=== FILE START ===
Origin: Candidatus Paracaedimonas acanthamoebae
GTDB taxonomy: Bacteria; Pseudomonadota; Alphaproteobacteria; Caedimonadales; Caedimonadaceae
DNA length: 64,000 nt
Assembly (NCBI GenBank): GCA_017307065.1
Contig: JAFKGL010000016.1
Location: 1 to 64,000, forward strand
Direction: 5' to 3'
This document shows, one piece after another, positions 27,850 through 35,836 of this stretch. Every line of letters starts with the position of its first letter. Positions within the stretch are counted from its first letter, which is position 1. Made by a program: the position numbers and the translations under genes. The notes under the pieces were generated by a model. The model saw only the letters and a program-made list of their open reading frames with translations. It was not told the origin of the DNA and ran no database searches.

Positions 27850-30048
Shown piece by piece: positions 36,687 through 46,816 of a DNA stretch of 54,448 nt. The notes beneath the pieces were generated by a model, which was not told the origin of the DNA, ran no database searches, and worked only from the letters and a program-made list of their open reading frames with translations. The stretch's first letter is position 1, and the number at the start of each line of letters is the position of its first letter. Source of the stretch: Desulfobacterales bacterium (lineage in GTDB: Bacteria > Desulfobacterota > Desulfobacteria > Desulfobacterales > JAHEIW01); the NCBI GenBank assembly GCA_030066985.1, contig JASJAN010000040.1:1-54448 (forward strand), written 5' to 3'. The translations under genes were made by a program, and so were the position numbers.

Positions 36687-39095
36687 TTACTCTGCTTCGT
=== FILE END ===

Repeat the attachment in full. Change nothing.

Origin: Candidatus Paracaedimonas acanthamoebae
GTDB taxonomy: Bacteria; Pseudomonadota; Alphaproteobacteria; Caedimonadales; Caedimonadaceae
DNA length: 64,000 nt
Assembly (NCBI GenBank): GCA_017307065.1
Contig: JAFKGL010000016.1
Location: 1 to 64,000, forward strand
Direction: 5' to 3'
This document shows, one piece after another, positions 27,850 through 35,836 of this stretch. Every line of letters starts with the position of its first letter. Positions within the stretch are counted from its first letter, which is position 1. Made by a program: the position numbers and the translations under genes. The notes under the pieces were generated by a model. The model saw only the letters and a program-made list of their open reading frames with translations. It was not told the origin of the DNA and ran no database searches.

Positions 27850-30048
Shown piece by piece: positions 36,687 through 46,816 of a DNA stretch of 54,448 nt. The notes beneath the pieces were generated by a model, which was not told the origin of the DNA, ran no database searches, and worked only from the letters and a program-made list of their open reading frames with translations. The stretch's first letter is position 1, and the number at the start of each line of letters is the position of its first letter. Source of the stretch: Desulfobacterales bacterium (lineage in GTDB: Bacteria > Desulfobacterota > Desulfobacteria > Desulfobacterales > JAHEIW01); the NCBI GenBank assembly GCA_030066985.1, contig JASJAN010000040.1:1-54448 (forward strand), written 5' to 3'. The translations under genes were made by a program, and so were the position numbers.

Positions 36687-39095
36687 TTACTCTGCTTCGT